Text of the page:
He got the princely sum of $2,311 -- what was left over after the costs of production, marketing, returns and all the costs his contract deducted before calculating his royalties. His take-away: "What I understood as a business guy is that publishing is a really hard business."

When he set up Lulu 2002, his focus was on the 19 out of 20 writers who can't get their books published, rather than competing for the one out of 20 authors whose books will go on to be successful. When he began, he recalls, "The general reaction back then was one of indifference." But today, Lulu. com, based in Raleigh, N.C., is just one in a crowded electronic-publishing marketplace that includes iUniverse, Smashwords, Amazon's Digital Text Platform and Scribd. Last year, Lulu. com published more than 400,000 books. Until now, Canadian orders have been filled in the United States, but Young lets it slip that, in August, Lulu will partner with a Mississauga printing company to establish a Canadian footprint.

"That's hot-off-the-press news," he says. "We literally signed the contracts yesterday."

At the 2008 Book Expo Canada, Key Porter publisher Jordan Fenn was approached by a middle-aged woman who gave him a copy of her self-published childhood memoir, which she claimed had sold 15,000 copies. He found it "a charming book," but didn't bite.

"I think they didn't believe my numbers," Mary-Ann Kirkby says today.

But she wasn't surprised. During the seven years she spent writing I Am Hutterite, she submitted it to and was rejected by "every major publisher, sometimes twice." Most of those who responded said it was a fascinating read, but there was no market for such a book (though Canada has the highest concentration of Hutterites on Earth, with 35,000 people).

Kirkby persisted. And after bookseller Paul McNally, of Winnipeg-based McNally Robinson, said he'd launch the book, she borrowed $30,000 from the bank and self-published it on her own Polka Dot Press in June 2007, with an initial print run of 3,000 copies. It became a chain-wide bestseller, and, within weeks, Chapters was calling to see if they could stock the book, too.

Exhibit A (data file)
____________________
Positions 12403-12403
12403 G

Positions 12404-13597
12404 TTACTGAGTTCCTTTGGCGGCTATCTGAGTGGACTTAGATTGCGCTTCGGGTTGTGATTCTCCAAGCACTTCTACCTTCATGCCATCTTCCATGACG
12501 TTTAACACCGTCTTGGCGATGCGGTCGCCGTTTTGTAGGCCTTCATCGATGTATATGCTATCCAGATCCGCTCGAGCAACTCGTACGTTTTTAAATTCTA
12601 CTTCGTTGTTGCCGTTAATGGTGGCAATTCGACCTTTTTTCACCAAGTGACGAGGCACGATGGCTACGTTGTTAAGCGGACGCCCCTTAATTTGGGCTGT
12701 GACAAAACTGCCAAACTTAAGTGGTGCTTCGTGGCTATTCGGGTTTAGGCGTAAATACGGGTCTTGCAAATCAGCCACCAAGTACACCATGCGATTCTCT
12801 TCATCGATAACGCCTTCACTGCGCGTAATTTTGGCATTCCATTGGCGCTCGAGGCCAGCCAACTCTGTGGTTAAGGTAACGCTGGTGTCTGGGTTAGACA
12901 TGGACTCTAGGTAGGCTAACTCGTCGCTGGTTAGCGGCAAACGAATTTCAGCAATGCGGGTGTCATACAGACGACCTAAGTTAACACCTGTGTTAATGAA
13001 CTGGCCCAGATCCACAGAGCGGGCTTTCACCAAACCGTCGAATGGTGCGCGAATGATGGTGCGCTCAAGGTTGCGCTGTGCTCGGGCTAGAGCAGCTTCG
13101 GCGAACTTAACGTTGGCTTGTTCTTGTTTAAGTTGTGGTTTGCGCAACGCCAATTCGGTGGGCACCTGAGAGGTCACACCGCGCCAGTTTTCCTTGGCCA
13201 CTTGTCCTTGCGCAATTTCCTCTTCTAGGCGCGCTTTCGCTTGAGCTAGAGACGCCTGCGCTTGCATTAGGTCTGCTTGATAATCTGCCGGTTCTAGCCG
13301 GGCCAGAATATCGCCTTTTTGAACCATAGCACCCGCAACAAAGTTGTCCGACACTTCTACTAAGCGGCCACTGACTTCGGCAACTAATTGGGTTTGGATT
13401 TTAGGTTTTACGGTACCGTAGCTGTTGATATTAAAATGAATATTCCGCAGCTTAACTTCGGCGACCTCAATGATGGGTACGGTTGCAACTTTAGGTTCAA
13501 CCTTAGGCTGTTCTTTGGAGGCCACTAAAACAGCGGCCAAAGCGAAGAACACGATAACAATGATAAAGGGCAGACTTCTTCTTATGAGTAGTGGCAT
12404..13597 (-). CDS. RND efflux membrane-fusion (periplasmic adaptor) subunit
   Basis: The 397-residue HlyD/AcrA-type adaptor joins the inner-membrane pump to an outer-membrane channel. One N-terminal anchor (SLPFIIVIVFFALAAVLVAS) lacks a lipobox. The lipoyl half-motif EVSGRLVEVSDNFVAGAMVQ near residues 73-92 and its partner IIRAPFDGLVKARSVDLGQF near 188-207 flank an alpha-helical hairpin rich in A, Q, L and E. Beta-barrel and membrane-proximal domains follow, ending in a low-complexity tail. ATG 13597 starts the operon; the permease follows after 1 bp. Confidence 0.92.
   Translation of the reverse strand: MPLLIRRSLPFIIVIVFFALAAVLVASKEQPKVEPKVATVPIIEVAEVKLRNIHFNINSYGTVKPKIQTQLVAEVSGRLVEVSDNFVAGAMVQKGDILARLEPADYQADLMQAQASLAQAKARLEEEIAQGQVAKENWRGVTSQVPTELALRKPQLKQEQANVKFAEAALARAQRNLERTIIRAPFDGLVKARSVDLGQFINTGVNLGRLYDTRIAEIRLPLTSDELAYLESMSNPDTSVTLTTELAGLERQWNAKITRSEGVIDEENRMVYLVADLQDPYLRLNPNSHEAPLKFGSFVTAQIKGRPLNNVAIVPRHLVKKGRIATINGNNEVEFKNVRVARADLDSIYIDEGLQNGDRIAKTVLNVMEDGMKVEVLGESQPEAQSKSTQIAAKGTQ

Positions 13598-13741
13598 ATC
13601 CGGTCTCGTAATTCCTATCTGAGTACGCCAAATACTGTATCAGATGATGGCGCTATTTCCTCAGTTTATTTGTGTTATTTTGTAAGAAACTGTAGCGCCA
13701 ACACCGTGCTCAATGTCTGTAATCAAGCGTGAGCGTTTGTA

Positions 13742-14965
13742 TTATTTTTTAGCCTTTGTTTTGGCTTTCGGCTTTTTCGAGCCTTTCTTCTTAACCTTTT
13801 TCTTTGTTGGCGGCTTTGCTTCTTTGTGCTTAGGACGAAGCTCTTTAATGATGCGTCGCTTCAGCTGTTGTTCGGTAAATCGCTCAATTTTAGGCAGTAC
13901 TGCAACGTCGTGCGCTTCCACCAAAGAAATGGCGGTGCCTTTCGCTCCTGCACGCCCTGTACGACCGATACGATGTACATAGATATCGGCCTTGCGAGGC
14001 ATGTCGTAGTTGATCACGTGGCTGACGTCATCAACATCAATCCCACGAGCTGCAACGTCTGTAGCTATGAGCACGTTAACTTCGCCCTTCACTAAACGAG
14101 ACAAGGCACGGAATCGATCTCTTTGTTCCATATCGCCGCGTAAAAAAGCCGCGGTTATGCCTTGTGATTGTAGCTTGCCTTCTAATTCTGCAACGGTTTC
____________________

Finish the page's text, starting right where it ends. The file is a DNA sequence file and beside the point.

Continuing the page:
The book has now sold more than 75,000 copies, and Kirkby recently signed a distribution deal with Key Porter, which is handling the book's marketing, publicity, warehousing, selling and shipping. She's also snagged an American publisher, Thomas Nelson.

Key Porter's Fenn acknowledges Kirkby could make more doing it herself, but points out the upside: "She no longer has to worry about selling the book. She doesn't have to worry about warehousing the book and arranging shipments of her book. She can just focus solely on promoting her book and writing new books."

And that's the rub. Self-publishing isn't just about paying someone to print your book. If you want to find a readership, you have to hustle: market the book, get it into bookstores, sell the book, get it reviewed. You end up spending as much energy getting people to read it as you did writing it.
"It takes a certain kind of person to self-publish well," says Nancy Wise, president of Kelowna, B.C.'s Sandhill Book Marketing, and co-author of How to Self Publish and Make Money. Founded in 1984, Sandhill is now one of the largest distributors of independently published books in Canada, with 450 titles. "It's not for the faint of heart or the light of wallet. It takes time and it takes money."

Perhaps the biggest strike against self-publishing isn't the cost or the time or the effort, but the sense that if a book is self-published, it can't be very good.

"It was never far from my mind that I had self-published the novel, that it was not what I had wanted," Fallis admits. "Had I known then what a stigma surrounds self-publishing, I may never have done it."
The stigma spreads across the entire industry: The Writers Union of Canada's website warns against vanity publishers: "The Union does not advise or encourage a writer to pay any fee to a publisher to produce his or her book." With the exception of the Leacock Medal and the Trillium Book Awards, self-published books are usually ineligible for major prizes. ( "I'm not sure what a literary award can catch that a publisher's slush pile misses," says James Davies, the Writers' Trust of Canada's senior program manager). And magazines and newspapers -- including this one -- rarely if ever review them.

"Even here in Saskatchewan, I had to sell a phenomenal amount of books before somebody like the (Saskatoon) StarPhoenix would pay me attention," Kirkby says.

"It's not that I have a philosophical objection to self-published books, but the reality is that most of them don't cleave to the same editorial or production standards as books that come from reputable publishing houses," says Steven Beattie, Quill & Quire's review editor. "If I get a self-published book that looks interesting to me, I'll definitely have it reviewed. I've been in this job for two years now, however, and that has yet to happen."